I talked with Jefferson Smith, co-host of "XRAY in the Morning" on Portland community radio station station XRAY.FM (KXRY), about the problems with Measure 110, Oregon’s near-total drug legalization measure.
Measure 110 removes any ability of the courts to compel treatment for people using hard drugs. It will make possession of a three-day supply of any hard drug (ie, fentanyl, meth, heroin -- different amounts for each, about a typical three-day supply) subject to the equivalent of a parking ticket. There's absolutely no new funding for treatment. The proponents claim uncertain marijuana revenues will provide for treatment 24-hours a day across the state. That's simply not going to happen.
The interview is here on SoundCloud.
Mary Ann Murk, an attorney in Astoria, Oregon, is probably the best and savviest advocate a person facing a mental commitment could have. She writes honestly about the cruelty that some allegedly mentally ill persons are subjected to, and the costs of and emotional burden to the law enforcement officers charged with finding some place for the person to land. These people haven’t been charged with a crime. Their victims are often family members who want them to get help, not spend time in jail.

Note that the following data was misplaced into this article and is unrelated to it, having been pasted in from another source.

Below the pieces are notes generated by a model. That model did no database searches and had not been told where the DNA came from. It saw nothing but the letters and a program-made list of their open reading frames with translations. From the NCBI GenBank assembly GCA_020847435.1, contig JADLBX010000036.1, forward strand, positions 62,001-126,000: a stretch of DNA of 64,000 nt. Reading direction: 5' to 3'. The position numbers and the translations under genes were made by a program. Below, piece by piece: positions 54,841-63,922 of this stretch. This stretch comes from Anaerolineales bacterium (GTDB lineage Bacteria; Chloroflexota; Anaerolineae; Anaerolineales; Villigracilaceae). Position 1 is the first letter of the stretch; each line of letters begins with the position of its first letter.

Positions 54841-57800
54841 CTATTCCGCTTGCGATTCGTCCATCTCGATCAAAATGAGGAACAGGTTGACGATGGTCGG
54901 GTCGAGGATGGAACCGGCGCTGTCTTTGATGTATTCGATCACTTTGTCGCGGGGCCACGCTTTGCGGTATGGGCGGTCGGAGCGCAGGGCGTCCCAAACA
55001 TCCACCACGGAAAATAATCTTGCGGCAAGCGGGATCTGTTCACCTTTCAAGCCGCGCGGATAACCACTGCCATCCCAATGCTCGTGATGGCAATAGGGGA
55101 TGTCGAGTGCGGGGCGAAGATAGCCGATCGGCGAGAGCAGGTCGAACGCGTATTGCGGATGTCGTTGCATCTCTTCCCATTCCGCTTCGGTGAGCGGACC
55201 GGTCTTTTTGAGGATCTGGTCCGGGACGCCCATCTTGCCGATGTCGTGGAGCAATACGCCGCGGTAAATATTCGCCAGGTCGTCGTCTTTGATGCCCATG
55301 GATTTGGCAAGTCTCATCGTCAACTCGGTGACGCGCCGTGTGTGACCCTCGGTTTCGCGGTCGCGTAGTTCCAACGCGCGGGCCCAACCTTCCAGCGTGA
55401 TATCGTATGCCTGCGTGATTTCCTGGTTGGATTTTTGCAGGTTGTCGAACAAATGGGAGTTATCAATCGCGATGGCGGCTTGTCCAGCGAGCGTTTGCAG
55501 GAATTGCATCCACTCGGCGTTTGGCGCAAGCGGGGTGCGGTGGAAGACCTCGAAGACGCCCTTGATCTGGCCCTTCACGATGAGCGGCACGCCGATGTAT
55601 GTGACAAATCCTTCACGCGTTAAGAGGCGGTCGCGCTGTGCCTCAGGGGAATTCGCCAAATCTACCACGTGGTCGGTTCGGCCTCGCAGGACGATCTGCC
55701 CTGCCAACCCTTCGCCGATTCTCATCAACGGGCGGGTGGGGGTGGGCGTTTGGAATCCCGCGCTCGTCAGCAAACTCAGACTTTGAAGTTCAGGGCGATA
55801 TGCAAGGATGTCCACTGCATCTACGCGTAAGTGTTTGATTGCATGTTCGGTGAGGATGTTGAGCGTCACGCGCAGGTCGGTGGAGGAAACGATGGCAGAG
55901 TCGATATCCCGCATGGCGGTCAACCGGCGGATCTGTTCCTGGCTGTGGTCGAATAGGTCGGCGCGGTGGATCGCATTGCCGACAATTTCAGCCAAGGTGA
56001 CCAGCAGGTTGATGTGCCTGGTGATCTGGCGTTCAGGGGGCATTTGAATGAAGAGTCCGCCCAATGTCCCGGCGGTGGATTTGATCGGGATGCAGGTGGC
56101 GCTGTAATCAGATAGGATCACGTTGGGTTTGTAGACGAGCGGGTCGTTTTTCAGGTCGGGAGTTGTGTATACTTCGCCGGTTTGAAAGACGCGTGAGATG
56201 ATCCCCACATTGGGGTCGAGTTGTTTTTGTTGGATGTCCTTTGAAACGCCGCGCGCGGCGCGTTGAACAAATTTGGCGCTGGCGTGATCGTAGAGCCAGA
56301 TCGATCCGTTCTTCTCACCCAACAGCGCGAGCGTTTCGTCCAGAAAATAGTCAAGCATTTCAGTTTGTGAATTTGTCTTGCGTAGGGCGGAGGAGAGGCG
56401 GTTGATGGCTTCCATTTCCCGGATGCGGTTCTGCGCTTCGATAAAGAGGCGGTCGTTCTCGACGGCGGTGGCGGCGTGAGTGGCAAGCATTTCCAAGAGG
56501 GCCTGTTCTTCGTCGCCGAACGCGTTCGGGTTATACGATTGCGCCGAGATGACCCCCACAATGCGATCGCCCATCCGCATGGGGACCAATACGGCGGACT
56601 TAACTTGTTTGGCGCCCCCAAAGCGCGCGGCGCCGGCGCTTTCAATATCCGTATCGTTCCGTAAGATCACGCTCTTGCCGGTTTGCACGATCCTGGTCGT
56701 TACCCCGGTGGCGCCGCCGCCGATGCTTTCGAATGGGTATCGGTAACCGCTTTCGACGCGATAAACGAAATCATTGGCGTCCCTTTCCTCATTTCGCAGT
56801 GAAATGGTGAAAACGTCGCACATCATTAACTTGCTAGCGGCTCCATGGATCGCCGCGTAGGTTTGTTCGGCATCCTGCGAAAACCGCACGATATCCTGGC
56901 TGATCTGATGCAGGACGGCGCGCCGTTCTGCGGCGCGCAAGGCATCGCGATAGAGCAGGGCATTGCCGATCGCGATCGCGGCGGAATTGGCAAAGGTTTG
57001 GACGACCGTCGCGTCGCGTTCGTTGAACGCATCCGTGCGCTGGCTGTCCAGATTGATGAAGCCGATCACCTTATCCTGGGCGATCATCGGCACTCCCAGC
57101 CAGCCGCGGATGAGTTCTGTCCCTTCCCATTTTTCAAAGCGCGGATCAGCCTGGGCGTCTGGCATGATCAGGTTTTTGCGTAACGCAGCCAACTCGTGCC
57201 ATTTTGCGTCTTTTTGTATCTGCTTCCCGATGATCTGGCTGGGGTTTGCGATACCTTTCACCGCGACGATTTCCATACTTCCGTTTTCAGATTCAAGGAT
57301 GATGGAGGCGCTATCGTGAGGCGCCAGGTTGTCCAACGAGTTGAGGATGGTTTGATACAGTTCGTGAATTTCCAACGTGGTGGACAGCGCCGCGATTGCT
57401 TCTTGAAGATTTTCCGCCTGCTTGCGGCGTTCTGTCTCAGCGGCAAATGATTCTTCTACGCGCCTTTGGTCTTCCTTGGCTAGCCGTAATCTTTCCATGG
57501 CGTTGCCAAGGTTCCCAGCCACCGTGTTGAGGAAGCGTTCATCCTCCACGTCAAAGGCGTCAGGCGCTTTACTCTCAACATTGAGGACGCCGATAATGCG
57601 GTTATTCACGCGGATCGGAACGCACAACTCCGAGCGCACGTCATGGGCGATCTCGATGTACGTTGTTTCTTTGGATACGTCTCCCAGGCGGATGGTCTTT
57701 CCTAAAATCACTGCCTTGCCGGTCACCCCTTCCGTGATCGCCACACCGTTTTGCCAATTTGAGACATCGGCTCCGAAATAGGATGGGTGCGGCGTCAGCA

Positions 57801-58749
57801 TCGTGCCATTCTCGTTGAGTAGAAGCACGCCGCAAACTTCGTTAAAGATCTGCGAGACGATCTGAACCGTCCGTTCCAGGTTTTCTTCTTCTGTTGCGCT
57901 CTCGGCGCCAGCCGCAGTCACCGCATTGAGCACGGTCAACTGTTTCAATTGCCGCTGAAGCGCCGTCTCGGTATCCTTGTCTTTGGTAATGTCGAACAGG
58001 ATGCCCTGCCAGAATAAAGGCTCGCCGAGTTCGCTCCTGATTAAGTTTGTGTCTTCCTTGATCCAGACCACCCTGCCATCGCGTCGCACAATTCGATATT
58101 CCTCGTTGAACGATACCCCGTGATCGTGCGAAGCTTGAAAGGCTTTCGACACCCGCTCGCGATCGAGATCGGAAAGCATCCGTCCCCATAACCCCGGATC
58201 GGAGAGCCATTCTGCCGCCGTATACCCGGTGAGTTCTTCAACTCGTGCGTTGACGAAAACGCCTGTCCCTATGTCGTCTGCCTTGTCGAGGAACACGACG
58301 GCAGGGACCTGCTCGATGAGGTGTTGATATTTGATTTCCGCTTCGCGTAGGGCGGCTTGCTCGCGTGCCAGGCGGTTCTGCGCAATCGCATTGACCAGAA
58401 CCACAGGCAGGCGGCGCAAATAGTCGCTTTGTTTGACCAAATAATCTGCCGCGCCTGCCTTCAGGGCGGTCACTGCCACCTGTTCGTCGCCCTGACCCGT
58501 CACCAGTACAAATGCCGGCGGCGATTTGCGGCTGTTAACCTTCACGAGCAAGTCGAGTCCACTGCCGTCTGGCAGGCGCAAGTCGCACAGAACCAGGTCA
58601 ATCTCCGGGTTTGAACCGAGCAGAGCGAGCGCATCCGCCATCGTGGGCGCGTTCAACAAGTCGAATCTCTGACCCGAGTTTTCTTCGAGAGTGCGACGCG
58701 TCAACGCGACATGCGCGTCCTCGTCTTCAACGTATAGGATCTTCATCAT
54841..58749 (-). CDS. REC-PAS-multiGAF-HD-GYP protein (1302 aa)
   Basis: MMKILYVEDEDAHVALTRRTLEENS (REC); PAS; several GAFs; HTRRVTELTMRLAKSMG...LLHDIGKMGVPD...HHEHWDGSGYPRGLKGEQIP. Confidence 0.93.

Oregon’s law on allegedly mentally ill persons (colloquially known as AMIPs) has nothing to do with legal insanity or being unfit to stand for trial. The mental commitment process isn’t part of the criminal code. It’s an attempt to provide a constitutional structure for people suffering such severe mental illness that they pose an immediate physical threat to themselves or others, or who won’t provide for such a basic need as eating.
These cases are heartbreaking. They are usually brought by concerned family members, rarely by the cops, never by the district attorney’s office. Here’s a fairly typical example:
A family member repeatedly calls Clatsop Behavioral Healthcare (CBH) because their adult son is convinced outside governments are communicating with him through microwaves that only he can hear. One day he threatens to blow up a local government building to stop the voices. He yells, screams, takes out the kitchen knives and begins cutting himself.
A crime hasn’t been committed. The police won’t engage, even if the family says they’re afraid of what the son might do. CBH will send one or two case workers to assess the situation and write a report. If they believe the son meets the qualifications, CBH will apply to the court for an order. If the judge believes the person qualifies under Oregon law, she will sign a warrant of detention. At this point the sheriff’s office is delegated the responsibility of transporting the person to whatever mental hospital between Coos Bay and the Idaho border is available.